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Location: Toronto, Ontario, Canada

Writer/Curator/Founder of The Autism Acceptance Project. Contributing Author to Between Interruptions: Thirty Women Tell the Truth About Motherhood, and Concepts of Normality by Wendy Lawson, and soon to be published Gravity Pulls You In. Writing my own book. Lecturer on autism and the media and parenting. Current graduate student Critical Disability Studies and most importantly, mother of Adam -- a new and emerging writer.

“There is no hope unmingled with fear, and no fear unmingled with hope.” -- Baruch Spinoza

Saturday, December 17, 2005

 
Consider these thoughts from Paula Kluth on Inclusive Education:

Some parents and teachers assum that some students with disabilities cannnot be provided an inclusive education because their skills are not similar enough to those of students without disabilities. This is perhaps the most common misconception about the law that exists among families and teachers. Students with disabilities do not need to keep up with students without disabilities to be educated in inclusive classrooms; they do not need to engage in the curriculum in the same way as students without disabilities; and they do not need to practice the same skills as students without disabilities. In sum, no prerequisites are needed for a learner to be able to participate in inclusive education....students with disabilities can participate in general education without engaging in the same ways and without having the same skills and abilities others in the class may have. In addition, this example highlights ways in which students with disabilities can work on individual skills and goals within the context of general education lessons. It is also important to note that the supports and adaptations proviced ...were designed by teachers and put in place to facilitate a [particular students'] success. [A special student] is not expected to have all of the skills and abilities possessed by other students in order to participate in the classroom. Instead teachers [can create] a context in which [a student] could "show up" as competent."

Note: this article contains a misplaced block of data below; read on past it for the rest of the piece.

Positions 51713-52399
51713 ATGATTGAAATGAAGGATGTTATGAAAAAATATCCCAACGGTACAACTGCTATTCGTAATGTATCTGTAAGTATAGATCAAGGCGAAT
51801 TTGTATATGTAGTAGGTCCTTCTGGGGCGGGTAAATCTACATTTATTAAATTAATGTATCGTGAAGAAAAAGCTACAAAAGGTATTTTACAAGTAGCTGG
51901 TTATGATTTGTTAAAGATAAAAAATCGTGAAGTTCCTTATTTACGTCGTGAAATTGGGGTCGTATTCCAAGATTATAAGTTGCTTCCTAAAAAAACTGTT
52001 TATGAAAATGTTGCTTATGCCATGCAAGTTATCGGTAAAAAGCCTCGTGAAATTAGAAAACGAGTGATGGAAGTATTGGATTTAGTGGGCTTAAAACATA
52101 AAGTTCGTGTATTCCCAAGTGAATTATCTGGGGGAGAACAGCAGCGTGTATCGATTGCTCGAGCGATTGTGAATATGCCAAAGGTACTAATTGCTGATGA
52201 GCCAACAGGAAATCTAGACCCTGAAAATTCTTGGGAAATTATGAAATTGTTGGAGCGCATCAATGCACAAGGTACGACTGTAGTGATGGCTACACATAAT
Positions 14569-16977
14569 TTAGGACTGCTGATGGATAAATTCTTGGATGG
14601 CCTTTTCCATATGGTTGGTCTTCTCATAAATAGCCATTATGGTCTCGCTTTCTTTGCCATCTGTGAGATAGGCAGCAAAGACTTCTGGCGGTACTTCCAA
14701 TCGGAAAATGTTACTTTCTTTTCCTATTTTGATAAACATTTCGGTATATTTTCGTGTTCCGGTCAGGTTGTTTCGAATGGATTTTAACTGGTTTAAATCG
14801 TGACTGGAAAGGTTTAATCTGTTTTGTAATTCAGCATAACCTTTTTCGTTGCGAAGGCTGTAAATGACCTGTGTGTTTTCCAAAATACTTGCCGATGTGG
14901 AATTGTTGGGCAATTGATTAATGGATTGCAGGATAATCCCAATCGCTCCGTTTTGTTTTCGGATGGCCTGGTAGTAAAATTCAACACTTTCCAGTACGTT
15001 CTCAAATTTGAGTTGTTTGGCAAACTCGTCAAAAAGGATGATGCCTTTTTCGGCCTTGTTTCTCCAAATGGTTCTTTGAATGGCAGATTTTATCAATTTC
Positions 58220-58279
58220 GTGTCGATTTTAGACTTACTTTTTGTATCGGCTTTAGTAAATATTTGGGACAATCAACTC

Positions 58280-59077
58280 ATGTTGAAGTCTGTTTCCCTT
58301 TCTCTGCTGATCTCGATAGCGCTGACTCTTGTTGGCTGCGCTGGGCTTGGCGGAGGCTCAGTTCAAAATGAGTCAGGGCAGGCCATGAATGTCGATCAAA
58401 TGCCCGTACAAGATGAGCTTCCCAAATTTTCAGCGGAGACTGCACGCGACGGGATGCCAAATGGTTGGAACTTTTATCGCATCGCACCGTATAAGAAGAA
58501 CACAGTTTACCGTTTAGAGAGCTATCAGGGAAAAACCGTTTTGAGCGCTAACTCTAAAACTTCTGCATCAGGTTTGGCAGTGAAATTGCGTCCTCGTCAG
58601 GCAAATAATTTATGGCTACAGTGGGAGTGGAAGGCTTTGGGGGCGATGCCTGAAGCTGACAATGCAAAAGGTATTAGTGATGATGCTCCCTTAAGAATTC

Although understanding inclusive education, the laws related to it, and practical strategies are important, nothing is more helpful in learning about inclusive schooling than doing it. Teachers in today's schools must make a commitment to value the participation of all and to work toward good inclusive practises every day. It is my hope that readers will understand this chapter as a call to action, begin to see inclusive schooling as a verb, and help students with autism gain access to inclusive classrooms and educational experiences.

Perhaps the most important reason to pursue inclusive education, however, is to provide all students with an education that respects the diversities they bring to our schools. As one teacher commented, inclusive schooling is not for about students with disabilities, it is for and about all learners. `I don't call it inclusive because of [my students with autism]. I call it inclusive because ...I am a teacher of all kids.' (Kasa-Hedirkson, 2002, p.145)"


By moving towards inclusive education I guess it is political. There is no way avoiding it, I have moved into action. Everyone I talk to doesn't understand inclusive education or understand that special kids can integrate into the classroom. Money, resources, training, all come into dialogue. What it requires is a change of heart and mind - thinking out of a very narrow box.

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